Tennibot is a really cool Ubuntu Linux-powered tennis ball collecting robot

Linux isn't just a hobby --  the kernel largely powers the web, for instance. Not only is Linux on many web servers, but it is also found on the most popular consumer operating system in the world -- Android. Why is this? Well, the open source kernel scales very well, making it ideal for many projects. True, Linux's share of the desktop is still minuscule, but sometimes slow and steady wins the race -- watch out, Windows!

A good example of Linux's scalability is a new robot powered by Linux which was recently featured on the official Ubuntu Blog. Called "Tennibot," the Ubuntu-powered bot seeks out and collects tennis balls. Not only does it offer convenience, but it can save the buyer a lot of money too -- potentially thousands of dollars per year as this calculator shows. So yeah, a not world-changing product, but still very neat nonetheless. In fact, it highlights that Linux isn't just behind boring nerdy stuff, but fun things too.

"Tennibot is the world's first robotic tennis ball collector, or alternatively, an autonomous ball boy.  After realising that players and coaches spent more time picking up tennis balls on the court rather than hitting them, the US-based team designed Tennibot to make this tedious part of the sport a thing of the past.  As the only non-manual option for collecting balls, Tennibot is already making big waves in the tennis equipment industry." says Sarah Dickinson, Global Head of PR, IoT and Devices, Canonical.

ALSO READ: How to install Ubuntu Linux on a Chromebook: An official Canonical tutorial

Dickinson further says, "To develop an advanced robot like Tennibot, which equips state-of-the-art perception and sophisticated planning algorithms, a versatile operating system that allows a short prototype-testing cycle is very important – which is where Ubuntu comes in. The Tennibot team chose their OS about 6 months into the development once the basic functionality of the robot was set up. They realised they couldn’t continue to live on an Arduino and needed to move to a single board computer (SBC). At first, a Raspberry Pi was used so the natural OS choice was Raspbian but it soon became apparent a more powerful SBC was required which is when the switch to Ubuntu occurred. Two years on, and Ubuntu is still in use providing the stability needed. The main issues the team run into these days are more mechanical or related to their own software."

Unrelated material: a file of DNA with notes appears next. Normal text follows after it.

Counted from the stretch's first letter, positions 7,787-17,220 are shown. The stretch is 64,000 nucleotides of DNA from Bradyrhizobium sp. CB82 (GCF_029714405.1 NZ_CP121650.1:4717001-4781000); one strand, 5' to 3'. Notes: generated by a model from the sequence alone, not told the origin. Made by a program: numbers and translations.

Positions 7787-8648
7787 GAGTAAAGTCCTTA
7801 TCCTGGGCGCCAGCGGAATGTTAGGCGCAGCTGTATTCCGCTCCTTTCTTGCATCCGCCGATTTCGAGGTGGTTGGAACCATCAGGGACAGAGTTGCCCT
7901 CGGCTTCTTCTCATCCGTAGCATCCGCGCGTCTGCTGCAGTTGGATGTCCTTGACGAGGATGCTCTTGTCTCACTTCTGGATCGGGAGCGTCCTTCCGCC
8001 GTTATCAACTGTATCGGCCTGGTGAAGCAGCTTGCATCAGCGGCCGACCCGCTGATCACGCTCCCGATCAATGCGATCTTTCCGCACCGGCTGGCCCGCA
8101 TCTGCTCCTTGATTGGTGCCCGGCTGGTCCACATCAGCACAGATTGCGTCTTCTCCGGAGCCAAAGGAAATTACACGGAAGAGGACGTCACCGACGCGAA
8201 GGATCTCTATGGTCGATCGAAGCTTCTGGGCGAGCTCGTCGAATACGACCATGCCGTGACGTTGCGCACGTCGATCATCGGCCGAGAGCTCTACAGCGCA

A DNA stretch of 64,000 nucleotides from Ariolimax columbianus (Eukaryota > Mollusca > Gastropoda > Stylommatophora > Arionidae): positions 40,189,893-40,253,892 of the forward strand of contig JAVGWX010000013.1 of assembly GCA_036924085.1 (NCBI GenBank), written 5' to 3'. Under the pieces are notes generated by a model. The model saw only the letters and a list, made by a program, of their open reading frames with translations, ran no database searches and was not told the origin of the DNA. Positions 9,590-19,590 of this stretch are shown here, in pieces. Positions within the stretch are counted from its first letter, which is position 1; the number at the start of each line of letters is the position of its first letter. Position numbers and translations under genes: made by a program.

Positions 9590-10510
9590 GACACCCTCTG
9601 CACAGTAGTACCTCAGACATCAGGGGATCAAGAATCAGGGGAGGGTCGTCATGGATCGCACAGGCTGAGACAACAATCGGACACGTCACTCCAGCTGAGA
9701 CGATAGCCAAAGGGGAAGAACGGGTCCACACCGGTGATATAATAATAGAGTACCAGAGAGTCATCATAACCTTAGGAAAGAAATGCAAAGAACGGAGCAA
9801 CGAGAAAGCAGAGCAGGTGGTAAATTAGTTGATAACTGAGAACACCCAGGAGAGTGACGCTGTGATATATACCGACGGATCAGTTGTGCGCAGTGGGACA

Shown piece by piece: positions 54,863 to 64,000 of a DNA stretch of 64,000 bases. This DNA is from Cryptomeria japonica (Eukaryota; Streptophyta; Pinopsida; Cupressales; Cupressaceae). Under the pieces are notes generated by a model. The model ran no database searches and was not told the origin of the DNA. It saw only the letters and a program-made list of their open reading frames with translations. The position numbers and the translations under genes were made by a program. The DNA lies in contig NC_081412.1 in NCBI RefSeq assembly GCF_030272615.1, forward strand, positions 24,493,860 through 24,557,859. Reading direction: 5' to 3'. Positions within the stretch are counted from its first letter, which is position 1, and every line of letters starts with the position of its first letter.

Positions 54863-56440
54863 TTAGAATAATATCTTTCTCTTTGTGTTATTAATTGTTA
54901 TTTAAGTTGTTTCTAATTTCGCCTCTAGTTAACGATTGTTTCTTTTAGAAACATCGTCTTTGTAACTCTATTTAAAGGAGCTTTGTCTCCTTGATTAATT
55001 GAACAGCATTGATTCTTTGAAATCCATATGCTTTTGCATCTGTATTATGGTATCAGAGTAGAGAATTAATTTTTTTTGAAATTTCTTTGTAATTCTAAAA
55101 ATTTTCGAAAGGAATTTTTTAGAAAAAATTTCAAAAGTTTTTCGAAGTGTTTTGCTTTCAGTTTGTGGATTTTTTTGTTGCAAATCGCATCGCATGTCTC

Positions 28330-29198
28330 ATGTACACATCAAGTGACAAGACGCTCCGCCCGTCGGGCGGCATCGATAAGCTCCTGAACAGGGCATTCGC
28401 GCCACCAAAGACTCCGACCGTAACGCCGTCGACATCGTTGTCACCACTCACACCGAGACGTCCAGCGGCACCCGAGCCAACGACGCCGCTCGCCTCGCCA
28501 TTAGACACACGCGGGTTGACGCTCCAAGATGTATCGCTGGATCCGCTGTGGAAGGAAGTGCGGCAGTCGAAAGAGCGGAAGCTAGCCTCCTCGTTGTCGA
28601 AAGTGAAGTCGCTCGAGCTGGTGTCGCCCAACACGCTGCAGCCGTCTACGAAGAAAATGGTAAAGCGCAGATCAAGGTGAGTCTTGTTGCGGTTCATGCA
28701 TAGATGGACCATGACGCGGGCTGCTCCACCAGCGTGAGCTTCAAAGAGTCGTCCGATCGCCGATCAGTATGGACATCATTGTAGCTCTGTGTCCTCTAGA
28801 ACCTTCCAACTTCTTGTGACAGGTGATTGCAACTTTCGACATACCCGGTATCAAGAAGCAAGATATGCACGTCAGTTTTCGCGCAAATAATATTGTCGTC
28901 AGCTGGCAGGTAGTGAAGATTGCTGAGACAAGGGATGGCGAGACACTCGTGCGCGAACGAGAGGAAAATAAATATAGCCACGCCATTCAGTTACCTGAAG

The company behind Tennibot ultimately chose Ubuntu because it's a stable and proven Linux distro that is also easy to use. This is important, as its customers are tennis players -- not developers. In other words, when a person buys a Tennibot, it needs to be rock-solid -- no post-purchase tinkering needed. Not to mention, Ubuntu offered the company good hardware compatibility and a strong support community.

Tennibot CEO Haitham Eletrabi explains below.

The compatibility with software like ROS and OpenCV makes the implementation and testing of Tennibot's algorithms an easy task. The support from the Ubuntu community also simplifies debugging the device's software. In addition, Ubuntu is so versatile with different sensors and components that it really makes it the more superior option for us.

If you are interested in purchasing your own Tennibot, you can back it on Kickstarter here. There are still slots open to buy it for $700. The eventual retail price will be $1,000, so this is a nice value. Best of all, it has already exceeded (almost doubled) its funding goal, so you can be confident that hardware will be delivered.

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